In today’s complex work environment, it is almost inevitable that employers will face the need to conduct a workplace investigation at some point in time. A thorough investigation will uncover the truth behind an allegation, determine the most appropriate response, and help mitigate the risk of an employment lawsuit.
What is a Workplace Investigation?
An investigation is a fact-finding action used to discover what has occurred during an event. Whether facts of an incident are clearly known or are merely rumors or suspicions, management must be able to support their position with clear and specific facts that are collected during an investigation. Human resources should consistently remind management: never act on rumors; always get the facts first.
Despite the potential cost, distraction or discomfort, conducting a thorough investigation holds several benefits:
• Information uncovered may be the basis for changes in policy
Investigations may uncover information that would prompt an organization to rethink and modify corporate policies or procedures. This is especially common in safety investigations.
• Evidence to support decisions made after the investigation
Investigations are critical in the decision-making process of a company, because the information uncovered will prompt management to move in the right direction, allowing them document no wrong-doing and close the investigation, or take disciplinary action as needed.
• Documentation of “good faith” intent of an employer
If the subject of an investigation is regarding any unlawful behavior such as harassment, discrimination or retaliation, a solid and thorough investigation is a formidable defense for an organization. It demonstrates the good faith intentions of the employer in maintain a safe and compliant workplace environment.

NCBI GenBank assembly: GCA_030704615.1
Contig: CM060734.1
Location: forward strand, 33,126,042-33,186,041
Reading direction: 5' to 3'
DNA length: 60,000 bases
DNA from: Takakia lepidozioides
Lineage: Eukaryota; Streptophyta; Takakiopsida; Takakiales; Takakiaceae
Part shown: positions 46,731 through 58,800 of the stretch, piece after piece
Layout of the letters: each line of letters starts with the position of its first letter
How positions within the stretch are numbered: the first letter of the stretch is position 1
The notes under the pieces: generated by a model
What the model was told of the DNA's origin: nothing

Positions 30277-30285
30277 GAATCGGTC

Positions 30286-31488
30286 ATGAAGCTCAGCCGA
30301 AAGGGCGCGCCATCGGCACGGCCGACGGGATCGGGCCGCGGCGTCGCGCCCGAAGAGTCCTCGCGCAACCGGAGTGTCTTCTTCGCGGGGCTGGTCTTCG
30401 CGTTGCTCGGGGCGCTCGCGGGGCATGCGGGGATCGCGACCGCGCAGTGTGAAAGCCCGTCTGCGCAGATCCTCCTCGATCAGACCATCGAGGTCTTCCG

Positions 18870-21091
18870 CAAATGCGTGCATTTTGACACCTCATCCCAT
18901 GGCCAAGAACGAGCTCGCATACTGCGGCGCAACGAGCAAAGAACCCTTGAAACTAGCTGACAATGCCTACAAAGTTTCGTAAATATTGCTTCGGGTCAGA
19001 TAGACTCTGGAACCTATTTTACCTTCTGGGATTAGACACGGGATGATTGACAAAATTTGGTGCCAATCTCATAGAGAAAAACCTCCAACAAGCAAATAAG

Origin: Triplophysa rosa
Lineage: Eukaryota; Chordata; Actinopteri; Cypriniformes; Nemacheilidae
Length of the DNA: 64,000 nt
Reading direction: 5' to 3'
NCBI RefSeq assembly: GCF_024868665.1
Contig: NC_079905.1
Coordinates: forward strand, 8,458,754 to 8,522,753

When is an investigation necessary?
Whenever someone or something is harmed or threatened by an organization’s operations, management has a duty to investigate. Causes can be mechanical, corporate policies, the physical work environment, or other employees. A company has a duty to provide its staff as safe a work-environment as reasonably possible. Therefore, management cannot be passive and wait for an employee to step forward with problems or concerns. It is expected to be alert, to observe the workplace and to take the appropriate steps by launching an investigation if there is a suspicion that problems or issues may exist.
Through repeated court decisions, management’s duty to respond is clear. Not only must they take a proactive stance, but even the victim employee cannot prevent them from taking the necessary actions.
“Under federal law, an employer’s failure to investigate may allow a jury to impose liability on the employer. Once higher management has notice of the problem it may later face civil liability if it fails to look into the problem and act to prevent recurrence or expansion.” [Lawroom.com]
Investigations come in all sizes, shapes and forms. Sometimes they require a minimal amount of research, such as verifying tardies or absences. Other incidents require more action, such as providing evidence of poor job performance. In more serious cases, when there is a suspicion of illegal activities, more formal investigations are necessary. This can include violence or threats of violence, suspicion of substance abuse, on the job injuries, and claims of discrimination or harassment.
In our next post, we will review the eight steps that create the framework for a formal, legal and effective workplace investigation.